This is post number three from my younger brother, Matt, about his transformation into the life of a vegan. If you haven’t read the first two posts, you should do so here and here and then come back and read this one. I’ve really enjoyed Matt’s insight, wit and writing style and I’ve loved having him post for me, so let’s show him so love and leave some comments and be sure to follow him and his smart comments on Twitter.
The Dark Side
Shock and disbelief. That’s the reaction I got when I first told my friends that we (my fiancé, Melody, and I) had decided to try a vegan diet. That, and laughter.
Not that they didn’t believe that Mell would turn to the Dark Side with little persuasion – she was already the healthiest person any of us knew. But me? They felt like they had been betrayed by one of their own. I was their dietary Anikan Skywalker.
To go from eating meat and dairy with pretty much every meal to feasting on legumes like it was my friggin’ job is not an easy task. This initial hurdle, I imagine, is the main reason why most people blow off the idea of changing their diet. It’s not easy, and people don’t like doing things that aren’t easy.
The most frustrating thing about changing to a whole foods diet is getting rid of the things you love to eat when they’re already inside your cupboards, paid for. The eggs, the milk, the cheese, the deli sandwich meat, the chicken breasts, the yoghurt, the whole-wheat Wonder bread, the haddock fillets, the alfredo sauce, the canned soup, the creamy peanut butter, the tail-less shrimp, the frozen yoghurt, the light mayonnaise and yes… the Eggo waffles. Note: this is especially difficult two days after having gone to the grocery store and dumping $250 on buy-one-get-one-frees. Twice the frustration.
But this is Tip #1. Don’t hesitate. Don’t tell yourself that you’ll switch over the next time you go grocery shopping. The Emperor is not that patient. These foods will linger in your kitchen for weeks. If you’re serious about getting healthy, just bite the biscuit now (figuratively, of course…) and get rid of the temptation completely. Trust your feelings, young Jedi.
The first night is tough. No quick options for that snack or meal-on-the-go. No Chef Boyardi or turkey-on-rye or Mini Wheats. You eat a banana, but that won’t fill the void. It was the only fruit you had in the house besides strawberries. Strawberries aren’t a meal, though. You could make a smoothie, if you hadn’t just given away your frozen yoghurt to your future sisters-in-law. Strawberries and ice blended together would suuuuck. You’re ready to head to the gym or go for a run but you’re still hungry. That’s never good. Was this a bad idea? Maybe I could hit Tim’s on the way and grab a muffin. Wait… don’t muffins have eggs in them? I hate this already.
Which brings us to Tip #2. Go get new groceries right away. The good kind. There are lots of websites that give solid lists of must-haves for the vegan Padawon, but here’s a survival guide to your first whole foods grocery shopping experience:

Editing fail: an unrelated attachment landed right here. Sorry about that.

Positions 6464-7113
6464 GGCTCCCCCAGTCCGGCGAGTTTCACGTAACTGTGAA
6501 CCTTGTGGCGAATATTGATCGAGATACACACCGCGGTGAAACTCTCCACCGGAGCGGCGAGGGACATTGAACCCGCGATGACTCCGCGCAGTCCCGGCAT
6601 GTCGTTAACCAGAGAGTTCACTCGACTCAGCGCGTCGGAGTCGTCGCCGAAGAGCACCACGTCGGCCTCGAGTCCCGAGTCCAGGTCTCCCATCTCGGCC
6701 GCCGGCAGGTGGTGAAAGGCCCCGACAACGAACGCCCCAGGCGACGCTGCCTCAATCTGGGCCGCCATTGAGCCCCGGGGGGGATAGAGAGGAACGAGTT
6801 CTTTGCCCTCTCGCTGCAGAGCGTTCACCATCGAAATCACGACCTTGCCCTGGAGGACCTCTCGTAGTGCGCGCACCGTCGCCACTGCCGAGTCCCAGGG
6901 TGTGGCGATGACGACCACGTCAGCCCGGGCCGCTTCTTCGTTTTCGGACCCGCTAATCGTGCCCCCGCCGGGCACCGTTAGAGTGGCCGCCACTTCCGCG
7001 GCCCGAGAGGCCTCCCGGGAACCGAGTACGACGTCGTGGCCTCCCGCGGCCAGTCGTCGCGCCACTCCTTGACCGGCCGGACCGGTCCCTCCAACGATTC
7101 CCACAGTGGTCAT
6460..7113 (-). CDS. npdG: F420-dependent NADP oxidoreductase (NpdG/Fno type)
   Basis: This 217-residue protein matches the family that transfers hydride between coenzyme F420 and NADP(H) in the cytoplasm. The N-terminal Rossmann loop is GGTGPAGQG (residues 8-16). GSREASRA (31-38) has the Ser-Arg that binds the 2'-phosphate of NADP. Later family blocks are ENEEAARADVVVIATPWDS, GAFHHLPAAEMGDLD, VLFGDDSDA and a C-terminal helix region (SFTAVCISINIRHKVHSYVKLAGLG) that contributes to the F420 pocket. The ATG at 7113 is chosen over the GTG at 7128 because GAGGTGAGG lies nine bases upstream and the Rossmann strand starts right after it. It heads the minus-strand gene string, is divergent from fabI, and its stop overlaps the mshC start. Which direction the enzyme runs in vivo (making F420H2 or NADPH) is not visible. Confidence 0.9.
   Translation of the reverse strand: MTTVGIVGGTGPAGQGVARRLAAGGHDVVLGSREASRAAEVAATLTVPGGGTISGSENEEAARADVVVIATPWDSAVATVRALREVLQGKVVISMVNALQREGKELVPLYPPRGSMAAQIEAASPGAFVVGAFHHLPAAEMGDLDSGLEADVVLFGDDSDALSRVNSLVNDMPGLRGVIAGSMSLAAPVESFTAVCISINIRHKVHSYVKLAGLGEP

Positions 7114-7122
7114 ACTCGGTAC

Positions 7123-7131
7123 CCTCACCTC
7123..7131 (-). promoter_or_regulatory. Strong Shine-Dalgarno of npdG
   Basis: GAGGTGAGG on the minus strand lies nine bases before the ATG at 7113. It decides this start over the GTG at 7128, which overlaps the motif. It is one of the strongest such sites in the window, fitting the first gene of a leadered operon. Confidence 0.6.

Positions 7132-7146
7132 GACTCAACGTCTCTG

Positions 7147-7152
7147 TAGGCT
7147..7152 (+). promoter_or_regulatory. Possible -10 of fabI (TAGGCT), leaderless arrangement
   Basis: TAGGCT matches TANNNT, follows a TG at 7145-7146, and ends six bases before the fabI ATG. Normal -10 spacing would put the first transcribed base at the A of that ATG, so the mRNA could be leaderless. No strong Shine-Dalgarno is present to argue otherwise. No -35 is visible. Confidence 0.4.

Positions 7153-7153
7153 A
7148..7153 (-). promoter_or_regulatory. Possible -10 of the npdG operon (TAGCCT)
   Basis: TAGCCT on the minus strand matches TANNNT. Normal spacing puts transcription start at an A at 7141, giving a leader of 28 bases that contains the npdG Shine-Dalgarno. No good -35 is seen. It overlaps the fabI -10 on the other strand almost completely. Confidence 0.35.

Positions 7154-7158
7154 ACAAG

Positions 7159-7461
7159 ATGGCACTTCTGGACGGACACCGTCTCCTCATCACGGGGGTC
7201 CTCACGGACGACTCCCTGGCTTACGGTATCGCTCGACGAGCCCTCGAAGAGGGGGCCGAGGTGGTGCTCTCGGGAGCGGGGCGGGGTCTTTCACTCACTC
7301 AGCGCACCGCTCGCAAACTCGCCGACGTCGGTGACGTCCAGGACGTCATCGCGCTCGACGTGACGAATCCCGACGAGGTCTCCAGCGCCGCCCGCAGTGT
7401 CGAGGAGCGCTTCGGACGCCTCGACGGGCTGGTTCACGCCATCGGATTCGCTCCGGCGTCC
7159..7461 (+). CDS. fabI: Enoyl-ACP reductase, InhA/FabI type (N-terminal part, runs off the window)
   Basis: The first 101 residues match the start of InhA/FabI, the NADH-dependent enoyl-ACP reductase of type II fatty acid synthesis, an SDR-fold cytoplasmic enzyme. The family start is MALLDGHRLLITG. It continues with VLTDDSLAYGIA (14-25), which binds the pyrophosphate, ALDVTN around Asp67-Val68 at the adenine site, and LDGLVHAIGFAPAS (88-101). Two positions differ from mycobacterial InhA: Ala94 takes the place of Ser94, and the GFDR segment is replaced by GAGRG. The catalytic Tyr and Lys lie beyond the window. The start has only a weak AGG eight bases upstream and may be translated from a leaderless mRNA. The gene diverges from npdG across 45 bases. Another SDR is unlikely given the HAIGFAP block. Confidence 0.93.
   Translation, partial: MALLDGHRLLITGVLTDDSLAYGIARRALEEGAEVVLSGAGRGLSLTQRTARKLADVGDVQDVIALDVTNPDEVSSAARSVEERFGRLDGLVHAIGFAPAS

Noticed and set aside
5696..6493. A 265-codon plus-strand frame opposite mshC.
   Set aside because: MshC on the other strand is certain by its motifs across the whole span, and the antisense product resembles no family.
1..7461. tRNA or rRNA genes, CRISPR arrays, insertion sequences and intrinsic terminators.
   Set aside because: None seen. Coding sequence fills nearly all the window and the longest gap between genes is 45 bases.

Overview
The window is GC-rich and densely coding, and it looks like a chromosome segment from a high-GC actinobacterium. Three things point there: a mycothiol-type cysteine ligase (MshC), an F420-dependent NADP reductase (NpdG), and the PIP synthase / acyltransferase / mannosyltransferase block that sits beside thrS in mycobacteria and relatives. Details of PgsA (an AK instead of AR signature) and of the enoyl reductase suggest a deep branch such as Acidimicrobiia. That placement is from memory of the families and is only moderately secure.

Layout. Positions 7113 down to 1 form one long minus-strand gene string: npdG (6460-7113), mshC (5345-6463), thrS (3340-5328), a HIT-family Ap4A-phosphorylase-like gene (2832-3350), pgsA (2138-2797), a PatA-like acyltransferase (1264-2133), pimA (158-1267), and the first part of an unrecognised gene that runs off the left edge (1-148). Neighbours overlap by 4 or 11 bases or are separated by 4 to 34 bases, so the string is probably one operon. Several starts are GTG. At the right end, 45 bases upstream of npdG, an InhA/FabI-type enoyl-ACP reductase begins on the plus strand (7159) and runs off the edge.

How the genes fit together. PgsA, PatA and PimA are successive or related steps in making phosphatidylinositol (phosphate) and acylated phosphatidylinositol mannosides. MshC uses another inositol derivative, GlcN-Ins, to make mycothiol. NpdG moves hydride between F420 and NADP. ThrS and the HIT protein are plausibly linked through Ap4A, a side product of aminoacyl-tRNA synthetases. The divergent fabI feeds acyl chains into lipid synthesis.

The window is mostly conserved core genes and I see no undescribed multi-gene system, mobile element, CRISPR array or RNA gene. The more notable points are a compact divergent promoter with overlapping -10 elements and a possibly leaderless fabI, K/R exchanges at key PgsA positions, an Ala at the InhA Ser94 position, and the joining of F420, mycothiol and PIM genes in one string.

- unsweetened almond milk (not terrible, and better with time)
- Ezekiel bread (good for toast, bad for sandwiches… save yourself the ten bucks and don’t try almond butter)
- any whole grain cereal
- every kind of fruit (a lot of bananas and grapes) and vegetable (organic if possible) you can recognize by name, and a few you may not have tried before. Once you start to make specific dishes (there are tons of recipes online… try OhSheGlows.com) you’ll go after specific veggies. This is not as expensive as everyone thinks. Have you seen how much chicken breasts cost these days?
- spinach (I realize it’s a vegetable, but we add it to a lot of stuff)
- low-sodium vegetable broth (for all your soup needs)
- diced almonds, whole cashews, etc.
- raisins (great finger food, and nature’s energy jelly bean)
- bagged green lentils, canned low-sodium chickpeas, canned low-sodium diced tomatoes
- whole grain rice (no preservatives if possible)
- whole grain pasta
- low-sodium pasta sauce (no cream sauces)
- oatmeal… lots of oatmeal (low sugar is healthier… but it’s all oatmeal, right?)
- whole grain crackers
- quinoa (key-nwah… avoid looking like an idiot by asking for kwi-no-ah)
- compostable garbage bags. You’ll be surprised how much compostable waste you’ll encounter!
You’ll get home with your re-usable shopping bags full of treats (after spending two hours in the supermarket looking for everything), questioning whether or not you’ve made the right decision, and think “What can I make for supper?” Which brings me to Tip #3. Forget everything you thought you knew about meals.
I now, after five months, have no problem eating leftover vegetable stirfry with quinoa for breakfast. I’ll also eat oatmeal, Ezekiel toast with organic raspberry jam, a banana and an apple for supper. Everything in your house is now good for you – any time of day. Eat whatever you want, whenever you want. You’ll get into the flow of preparing meals in advance, which will make the transition easier. Soups are key (one a week in our household), as are bean/chickpea-based dishes like vegan chili, stirfries (watch the sodium level in your sauce), curries, and taco salad. Always have some sliced vegetables on the side (or a baked sweet potato) and some fruit for dessert.
If you’re a calorie counter, count calories. You’ll be surprised how few you consume compared to two days ago, and it’ll be easy to reduce or increase your calorie intake as needed. If you think you need a lot of protein to keep you going, no sweat. It’s basically impossible, on a whole foods diet, to consume enough calories without consuming enough protein. You don’t need 150g of protein every day, even if you’re pumping it hard at the gym. People told you that so that you’d buy meat and shakes. 75-85g a day, for a male my age and fitness level, is more than enough. Trust me, and release your inner Vader. Your body will thank you for it.